In the query builder window, right click and select add field, Structure. Now double-click into the pane, draw benzene in the Marvin sketcher and click the Set query button. Now, add the BIO.CELL field from the Wombat activities entity to the query by going to right-click menu (on the AND Wombat structures line) in the query builder and selecting Add detail field > Wombat activities > BIO.CELL .

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We will select the L929 cell from the list provided to obtain the query for compounds with benzene substructure with activity data on the L929 cell line.

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After pressing the Run Query button we will obtain 47 hits from the Wombat structures entity and their respective child data as shown below.

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You can notice that three rows from the Wombat activities entity that are related to the hit structure are displayed and only one of them contains the value “L929 cell”. By default, Instant JChem does not filter child data results and returns all child data related to the parent record even if they do not contain the query definition value. To demonstrate the Filter Search Results function, we will repeat the same search with the filter turned on.

The filter can be turned on by clicking the icon that is found to the right of the search domain dropdown menu both in the query builder and query mode of a view.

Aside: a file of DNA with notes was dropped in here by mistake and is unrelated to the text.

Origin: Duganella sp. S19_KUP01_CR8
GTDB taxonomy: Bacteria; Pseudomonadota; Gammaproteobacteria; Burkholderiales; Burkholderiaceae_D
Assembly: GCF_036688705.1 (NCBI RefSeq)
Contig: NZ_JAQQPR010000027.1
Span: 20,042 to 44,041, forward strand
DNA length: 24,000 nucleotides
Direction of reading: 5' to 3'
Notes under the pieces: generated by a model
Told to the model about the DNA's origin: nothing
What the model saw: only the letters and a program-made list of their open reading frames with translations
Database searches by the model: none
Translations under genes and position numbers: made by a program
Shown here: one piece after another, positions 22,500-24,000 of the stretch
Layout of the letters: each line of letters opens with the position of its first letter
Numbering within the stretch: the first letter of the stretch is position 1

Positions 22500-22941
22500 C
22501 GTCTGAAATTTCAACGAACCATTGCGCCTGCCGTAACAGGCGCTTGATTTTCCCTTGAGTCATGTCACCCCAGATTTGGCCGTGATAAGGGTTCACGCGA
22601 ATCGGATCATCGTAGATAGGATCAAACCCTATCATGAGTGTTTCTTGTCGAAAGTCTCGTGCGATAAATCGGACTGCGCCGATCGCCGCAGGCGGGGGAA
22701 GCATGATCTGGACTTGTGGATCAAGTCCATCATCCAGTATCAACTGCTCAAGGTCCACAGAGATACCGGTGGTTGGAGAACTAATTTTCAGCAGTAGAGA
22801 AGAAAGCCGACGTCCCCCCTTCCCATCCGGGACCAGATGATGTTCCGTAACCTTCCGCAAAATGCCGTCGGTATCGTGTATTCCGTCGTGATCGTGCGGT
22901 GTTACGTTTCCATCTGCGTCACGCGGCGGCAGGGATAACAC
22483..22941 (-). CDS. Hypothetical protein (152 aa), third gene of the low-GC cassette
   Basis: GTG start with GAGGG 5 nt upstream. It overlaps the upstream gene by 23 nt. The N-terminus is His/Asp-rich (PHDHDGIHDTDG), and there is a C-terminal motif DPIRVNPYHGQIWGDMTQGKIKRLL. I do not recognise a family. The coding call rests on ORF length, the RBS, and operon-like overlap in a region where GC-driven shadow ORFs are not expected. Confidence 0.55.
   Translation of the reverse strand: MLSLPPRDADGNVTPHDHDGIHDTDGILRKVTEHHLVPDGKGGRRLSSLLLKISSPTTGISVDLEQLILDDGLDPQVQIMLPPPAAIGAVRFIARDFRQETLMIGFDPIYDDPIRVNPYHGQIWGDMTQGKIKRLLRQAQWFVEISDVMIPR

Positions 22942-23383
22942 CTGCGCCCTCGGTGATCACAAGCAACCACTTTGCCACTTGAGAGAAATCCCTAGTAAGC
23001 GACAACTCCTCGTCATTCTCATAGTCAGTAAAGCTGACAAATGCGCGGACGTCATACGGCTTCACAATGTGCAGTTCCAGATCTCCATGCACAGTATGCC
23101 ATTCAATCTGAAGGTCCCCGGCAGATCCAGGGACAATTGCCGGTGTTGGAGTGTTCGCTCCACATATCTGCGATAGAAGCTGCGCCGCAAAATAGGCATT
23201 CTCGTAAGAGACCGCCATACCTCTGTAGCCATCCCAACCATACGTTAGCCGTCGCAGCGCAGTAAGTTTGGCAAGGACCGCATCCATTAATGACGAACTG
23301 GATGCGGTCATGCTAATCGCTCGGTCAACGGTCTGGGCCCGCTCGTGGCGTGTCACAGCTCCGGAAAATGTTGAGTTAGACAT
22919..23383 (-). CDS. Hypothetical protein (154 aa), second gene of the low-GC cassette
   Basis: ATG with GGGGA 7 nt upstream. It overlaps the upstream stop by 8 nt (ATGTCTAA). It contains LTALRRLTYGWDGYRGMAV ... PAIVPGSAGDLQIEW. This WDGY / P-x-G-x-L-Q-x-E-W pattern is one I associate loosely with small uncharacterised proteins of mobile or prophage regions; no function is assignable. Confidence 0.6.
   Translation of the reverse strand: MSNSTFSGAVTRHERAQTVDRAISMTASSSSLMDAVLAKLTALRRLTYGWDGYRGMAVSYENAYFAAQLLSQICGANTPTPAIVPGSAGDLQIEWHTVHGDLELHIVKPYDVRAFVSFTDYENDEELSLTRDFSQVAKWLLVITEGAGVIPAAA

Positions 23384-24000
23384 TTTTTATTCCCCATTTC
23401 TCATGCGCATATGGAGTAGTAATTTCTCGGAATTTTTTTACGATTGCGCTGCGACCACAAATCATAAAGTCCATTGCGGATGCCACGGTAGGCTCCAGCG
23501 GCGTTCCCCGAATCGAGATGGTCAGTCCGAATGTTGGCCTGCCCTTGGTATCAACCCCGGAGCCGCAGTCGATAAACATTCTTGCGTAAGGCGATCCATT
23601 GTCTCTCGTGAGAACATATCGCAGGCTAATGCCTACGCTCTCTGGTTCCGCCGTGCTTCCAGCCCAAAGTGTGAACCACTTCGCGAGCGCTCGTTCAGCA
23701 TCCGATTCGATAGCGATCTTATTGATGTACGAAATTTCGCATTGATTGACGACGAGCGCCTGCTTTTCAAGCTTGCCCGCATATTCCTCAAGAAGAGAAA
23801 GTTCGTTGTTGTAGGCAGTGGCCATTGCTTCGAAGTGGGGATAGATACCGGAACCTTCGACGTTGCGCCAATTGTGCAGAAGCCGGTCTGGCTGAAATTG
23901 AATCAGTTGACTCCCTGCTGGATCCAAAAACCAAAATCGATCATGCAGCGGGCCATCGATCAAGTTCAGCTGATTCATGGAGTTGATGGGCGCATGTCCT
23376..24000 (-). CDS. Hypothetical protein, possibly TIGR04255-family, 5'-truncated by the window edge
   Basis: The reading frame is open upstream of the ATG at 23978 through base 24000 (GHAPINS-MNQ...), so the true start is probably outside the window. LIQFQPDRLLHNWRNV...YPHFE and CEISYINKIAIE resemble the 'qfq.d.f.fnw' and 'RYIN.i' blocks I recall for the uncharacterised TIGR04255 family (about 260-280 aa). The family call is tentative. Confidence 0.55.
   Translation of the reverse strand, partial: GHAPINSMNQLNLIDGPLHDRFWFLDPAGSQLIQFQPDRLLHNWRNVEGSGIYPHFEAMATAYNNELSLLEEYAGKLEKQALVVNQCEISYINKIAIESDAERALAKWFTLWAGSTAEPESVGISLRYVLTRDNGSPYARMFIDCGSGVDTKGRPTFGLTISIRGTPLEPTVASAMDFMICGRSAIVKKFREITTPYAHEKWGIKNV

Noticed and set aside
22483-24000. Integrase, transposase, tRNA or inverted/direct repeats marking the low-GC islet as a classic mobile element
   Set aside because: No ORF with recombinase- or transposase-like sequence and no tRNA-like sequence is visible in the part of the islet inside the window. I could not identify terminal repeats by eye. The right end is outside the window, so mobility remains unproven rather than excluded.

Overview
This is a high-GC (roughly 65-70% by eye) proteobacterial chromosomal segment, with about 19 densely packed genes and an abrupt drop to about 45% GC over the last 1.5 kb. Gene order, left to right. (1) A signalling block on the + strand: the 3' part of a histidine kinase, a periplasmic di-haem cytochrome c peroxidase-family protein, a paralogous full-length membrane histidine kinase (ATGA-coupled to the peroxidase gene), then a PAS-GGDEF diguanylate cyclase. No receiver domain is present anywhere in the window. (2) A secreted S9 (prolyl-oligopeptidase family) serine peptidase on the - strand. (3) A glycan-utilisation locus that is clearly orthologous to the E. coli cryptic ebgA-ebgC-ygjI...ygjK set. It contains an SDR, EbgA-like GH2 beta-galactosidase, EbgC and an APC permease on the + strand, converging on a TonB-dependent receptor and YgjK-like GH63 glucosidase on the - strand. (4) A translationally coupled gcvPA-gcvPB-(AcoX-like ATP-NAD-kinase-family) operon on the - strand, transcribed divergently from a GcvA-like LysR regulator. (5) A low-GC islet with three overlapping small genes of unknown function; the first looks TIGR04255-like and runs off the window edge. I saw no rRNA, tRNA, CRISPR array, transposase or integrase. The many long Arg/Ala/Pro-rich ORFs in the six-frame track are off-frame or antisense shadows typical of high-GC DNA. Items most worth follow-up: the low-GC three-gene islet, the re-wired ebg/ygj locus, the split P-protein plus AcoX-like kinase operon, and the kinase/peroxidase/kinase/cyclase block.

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Turning the filter on and repeating the query will provide us a restricted result set with 47 structures displaying only one row from the child entity containing the value set in the query definition.

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Viewing the associated SQL statements.

When running more complex queries in Instant JChem it can be a useful exercise (particularly for more IT interested users) to examine the SQL statements that are being executed for a given query. In order to do this first you must turn SQL logging on and this can be completed by Tools -> Options and then on the Miscellaneous -> Other settings panel select from the drop down box. After this, it will be necessary to disconnect and again connect to your datababase. Then open the log file window using View -> Instant JChem log file. You can now extract the queries from the output window and if you wish, check them in SQLPLUS (Oracle only) or other RDBMS client tools.

Please note, that SQL statement for same query can be different in different versions of IJC.

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Please see the closely related tutorial on list and query management which uses the same examples and explores temporary and permanent queries/lists, list management, domains and useful set operations.

Congratulations

Congratulations! You have learned the basics of querying in Instant JChem

  • Create the demo Project and share some forms.

  • Run some simple grid based queries.

  • Run some simple structure field based query in the form view.

  • Explore the different structure field query types available.

  • Use the Query Builder to execute complex queries.

  • Filter the child data

  • Viewing the associated SQL statements.